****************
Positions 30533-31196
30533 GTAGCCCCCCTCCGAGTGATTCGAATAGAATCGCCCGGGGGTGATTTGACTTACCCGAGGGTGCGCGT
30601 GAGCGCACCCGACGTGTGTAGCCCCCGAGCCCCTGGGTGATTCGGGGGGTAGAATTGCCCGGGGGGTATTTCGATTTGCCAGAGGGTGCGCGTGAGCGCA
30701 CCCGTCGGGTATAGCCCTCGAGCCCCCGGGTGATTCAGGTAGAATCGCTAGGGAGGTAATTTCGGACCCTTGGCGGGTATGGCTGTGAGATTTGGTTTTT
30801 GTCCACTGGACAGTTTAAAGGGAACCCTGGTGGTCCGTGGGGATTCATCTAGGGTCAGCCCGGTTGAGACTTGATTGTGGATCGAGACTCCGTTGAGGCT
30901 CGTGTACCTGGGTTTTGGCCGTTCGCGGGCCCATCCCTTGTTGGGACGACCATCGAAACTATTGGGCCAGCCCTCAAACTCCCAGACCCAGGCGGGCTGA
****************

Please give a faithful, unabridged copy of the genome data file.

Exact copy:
Positions 30533-31196
30533 GTAGCCCCCCTCCGAGTGATTCGAATAGAATCGCCCGGGGGTGATTTGACTTACCCGAGGGTGCGCGT
30601 GAGCGCACCCGACGTGTGTAGCCCCCGAGCCCCTGGGTGATTCGGGGGGTAGAATTGCCCGGGGGGTATTTCGATTTGCCAGAGGGTGCGCGTGAGCGCA
30701 CCCGTCGGGTATAGCCCTCGAGCCCCCGGGTGATTCAGGTAGAATCGCTAGGGAGGTAATTTCGGACCCTTGGCGGGTATGGCTGTGAGATTTGGTTTTT
30801 GTCCACTGGACAGTTTAAAGGGAACCCTGGTGGTCCGTGGGGATTCATCTAGGGTCAGCCCGGTTGAGACTTGATTGTGGATCGAGACTCCGTTGAGGCT
30901 CGTGTACCTGGGTTTTGGCCGTTCGCGGGCCCATCCCTTGTTGGGACGACCATCGAAACTATTGGGCCAGCCCTCAAACTCCCAGACCCAGGCGGGCTGA